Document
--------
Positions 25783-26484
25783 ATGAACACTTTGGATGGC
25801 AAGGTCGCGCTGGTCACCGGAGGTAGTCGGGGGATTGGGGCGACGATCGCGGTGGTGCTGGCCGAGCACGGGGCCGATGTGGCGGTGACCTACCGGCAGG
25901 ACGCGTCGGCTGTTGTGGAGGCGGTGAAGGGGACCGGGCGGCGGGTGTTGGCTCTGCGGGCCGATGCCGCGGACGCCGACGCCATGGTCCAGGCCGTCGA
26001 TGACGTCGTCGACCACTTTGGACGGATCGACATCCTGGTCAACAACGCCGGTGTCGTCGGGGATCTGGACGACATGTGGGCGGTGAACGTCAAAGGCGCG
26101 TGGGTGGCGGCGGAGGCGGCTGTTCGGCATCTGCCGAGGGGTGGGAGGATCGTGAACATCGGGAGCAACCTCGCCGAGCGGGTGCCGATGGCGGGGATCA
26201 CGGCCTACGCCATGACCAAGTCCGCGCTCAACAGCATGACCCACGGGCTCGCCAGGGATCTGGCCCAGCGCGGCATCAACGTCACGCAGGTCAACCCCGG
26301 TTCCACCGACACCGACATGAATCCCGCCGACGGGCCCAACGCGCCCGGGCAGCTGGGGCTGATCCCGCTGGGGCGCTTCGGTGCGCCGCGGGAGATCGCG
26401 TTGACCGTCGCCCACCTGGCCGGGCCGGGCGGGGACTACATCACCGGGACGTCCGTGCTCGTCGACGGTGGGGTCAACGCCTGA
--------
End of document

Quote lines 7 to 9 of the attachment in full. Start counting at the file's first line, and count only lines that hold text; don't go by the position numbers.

26201 CGGCCTACGCCATGACCAAGTCCGCGCTCAACAGCATGACCCACGGGCTCGCCAGGGATCTGGCCCAGCGCGGCATCAACGTCACGCAGGTCAACCCCGG
26301 TTCCACCGACACCGACATGAATCCCGCCGACGGGCCCAACGCGCCCGGGCAGCTGGGGCTGATCCCGCTGGGGCGCTTCGGTGCGCCGCGGGAGATCGCG
26401 TTGACCGTCGCCCACCTGGCCGGGCCGGGCGGGGACTACATCACCGGGACGTCCGTGCTCGTCGACGGTGGGGTCAACGCCTGA